Peterbilt and Cummins learned plenty of lessons through their partnership in the original SuperTruck program, funded with support from the U.S. Department of Energy (DoE). Much of the technology that emerged led to the Peterbilt Model 579, and features such as predictive cruise control and low rolling resistance tires.
“We estimated one time [that] over 70% of what we did in SuperTruck I is in our products today,” says Peterbilt chief engineer Scott Newhouse.
Doubling down on the first program, SuperTruck II has pushed the limits further still, with a truck that has drivers sitting in the center of the cab, cameras replacing West Coast Mirrors, and a 132% boost in freight-ton efficiency – well above the program’s goal of a 100% increase.
Waste heat recovery
Thank a mild hybrid powertrain, lightweight chassis, and waste heat recovery system for many of the gains.
It’s not the first time waste heat recovery systems have been explored. SuperTruck I included a version of the technology, although that was never commercialized.
“Waste heat recovery is one that has never really proven itself to make the ROI, but it is something that has continued to improve,” Newhouse said, offering a tour of the truck displayed during the Consumer Electronics Show (CES) in Las Vegas.
While the system in the original SuperTruck pulled waste heat from the exhaust, the system in SuperTruck II captures heat generated everywhere from the exhaust to the cooling system.
“We’ve made it more efficient, get that much better improvement, and we’re applying it differently into the powertrain to add that for efficiency,” he said.
The hybrid system that emerged captures waste heat and converts it into electric power that can be used to reduce the load on the engine. “We actually believe it could evolve … at most highway speeds or flat lands, you could almost run off that electric motor, turn the engine off completely.”
Other electrical features include a 48-volt generator. There’s no alternator to be had.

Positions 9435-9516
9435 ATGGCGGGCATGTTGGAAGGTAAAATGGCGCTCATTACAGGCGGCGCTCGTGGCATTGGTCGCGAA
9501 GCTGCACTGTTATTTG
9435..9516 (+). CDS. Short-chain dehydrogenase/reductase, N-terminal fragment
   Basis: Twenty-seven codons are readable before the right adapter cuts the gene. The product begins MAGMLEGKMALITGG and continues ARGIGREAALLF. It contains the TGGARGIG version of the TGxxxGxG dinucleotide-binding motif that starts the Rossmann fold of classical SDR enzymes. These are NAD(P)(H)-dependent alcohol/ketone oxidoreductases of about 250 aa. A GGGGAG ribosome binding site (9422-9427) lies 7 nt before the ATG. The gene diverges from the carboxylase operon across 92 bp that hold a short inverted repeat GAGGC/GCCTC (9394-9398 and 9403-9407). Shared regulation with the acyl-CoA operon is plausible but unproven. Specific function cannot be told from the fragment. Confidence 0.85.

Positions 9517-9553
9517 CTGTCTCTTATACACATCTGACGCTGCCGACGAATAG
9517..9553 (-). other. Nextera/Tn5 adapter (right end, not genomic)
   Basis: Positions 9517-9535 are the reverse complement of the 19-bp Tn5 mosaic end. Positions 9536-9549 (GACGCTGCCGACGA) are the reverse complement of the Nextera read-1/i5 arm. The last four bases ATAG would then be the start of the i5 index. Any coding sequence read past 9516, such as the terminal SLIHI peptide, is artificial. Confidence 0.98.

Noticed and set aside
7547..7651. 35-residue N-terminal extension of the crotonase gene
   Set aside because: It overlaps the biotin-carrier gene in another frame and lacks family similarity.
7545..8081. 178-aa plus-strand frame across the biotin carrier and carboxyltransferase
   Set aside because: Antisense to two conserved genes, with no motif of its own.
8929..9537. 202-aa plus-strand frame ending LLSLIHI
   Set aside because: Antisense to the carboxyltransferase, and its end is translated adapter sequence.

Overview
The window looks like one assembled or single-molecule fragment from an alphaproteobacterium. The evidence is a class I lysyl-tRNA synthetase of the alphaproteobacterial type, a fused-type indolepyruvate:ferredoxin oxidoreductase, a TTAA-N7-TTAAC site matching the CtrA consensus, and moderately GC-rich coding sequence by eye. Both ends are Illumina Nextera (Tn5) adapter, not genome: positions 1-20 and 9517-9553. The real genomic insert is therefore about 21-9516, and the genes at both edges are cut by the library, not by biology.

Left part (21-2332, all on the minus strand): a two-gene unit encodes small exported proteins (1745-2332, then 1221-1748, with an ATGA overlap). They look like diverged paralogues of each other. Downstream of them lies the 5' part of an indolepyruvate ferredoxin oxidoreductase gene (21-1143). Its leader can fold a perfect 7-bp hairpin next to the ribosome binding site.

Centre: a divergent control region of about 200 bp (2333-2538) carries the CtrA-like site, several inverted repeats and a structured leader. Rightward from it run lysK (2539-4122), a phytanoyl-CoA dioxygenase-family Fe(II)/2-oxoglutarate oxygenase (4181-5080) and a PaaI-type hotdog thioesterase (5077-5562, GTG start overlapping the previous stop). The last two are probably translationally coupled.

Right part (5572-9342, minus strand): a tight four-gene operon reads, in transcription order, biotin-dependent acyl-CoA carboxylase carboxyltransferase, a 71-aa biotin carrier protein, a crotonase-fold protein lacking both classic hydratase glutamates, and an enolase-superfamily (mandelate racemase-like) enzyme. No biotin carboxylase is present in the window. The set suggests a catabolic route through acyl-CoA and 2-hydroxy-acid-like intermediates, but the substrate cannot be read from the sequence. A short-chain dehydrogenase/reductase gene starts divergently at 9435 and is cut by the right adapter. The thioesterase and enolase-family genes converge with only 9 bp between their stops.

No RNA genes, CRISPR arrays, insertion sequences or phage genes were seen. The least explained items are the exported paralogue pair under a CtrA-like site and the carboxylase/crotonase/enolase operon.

Perhaps the most striking features of the truck come in the form of a bullet-shaped design that betters the aerodynamics of SuperTruck I by 25%.
Some practical limits still had to be considered when making that a reality. The front end needed to support a cooling package for the engine. And needs as diverse as driver visibility and interactions with windshield wipers played a role in just how forward the raked windshield could be positioned.
“Sometimes when the windshield feels too far away, you feel like you don’t see things as well,” Newhouse said as an example.
It’s not the only place aerodynamics are enhanced. Fairings hug the road, and the cab will drop four inches at highway speeds. Dynamic rubber extenders that stretch back eight inches at the rear of the cab are plumbed into air bladders and adjust to control the flow of air from truck to trailer.
“A lot of people think aerodynamics is just driving straight down the road,” Newhouse explained. “When you have crosswinds, air can get trapped between a trailer and truck.”
As important as the shape may be, other gains were realized by reducing weight. A modular approach to the frame replaced a straight set of steel rails with a mixture of steel and aluminum pieces.
“It could also be a benefit from a manufacturing perspective,” Newhouse said. “It puts the strength where you need it. So you get the steel where you need it. You apply the aluminum where it’s the best fit, and that gets you your weight benefit.”
Rethinking the truck cab
The engineering project was about more than fuel economy alone. Features for drivers include a wraparound dash, pull-out desk, 15-inch display for virtual gauges and vehicle data, and another display to incorporate controls for the HVAC, infotainment, and navigation systems.
As forward-looking as the truck may be, there are still little features that offer a nod to traditional needs. Given the entry set further back from traditional positions, and the articulated seat in the center of the cab, drivers are given a pop-out window that can be used to pass paperwork to people outside the truck.
“A lot of times, people go ‘Oh, you guys are creating these technology trucks just to play around,’” Newhouse said. “We actually are trying to bring these technologies to the marketplace.”
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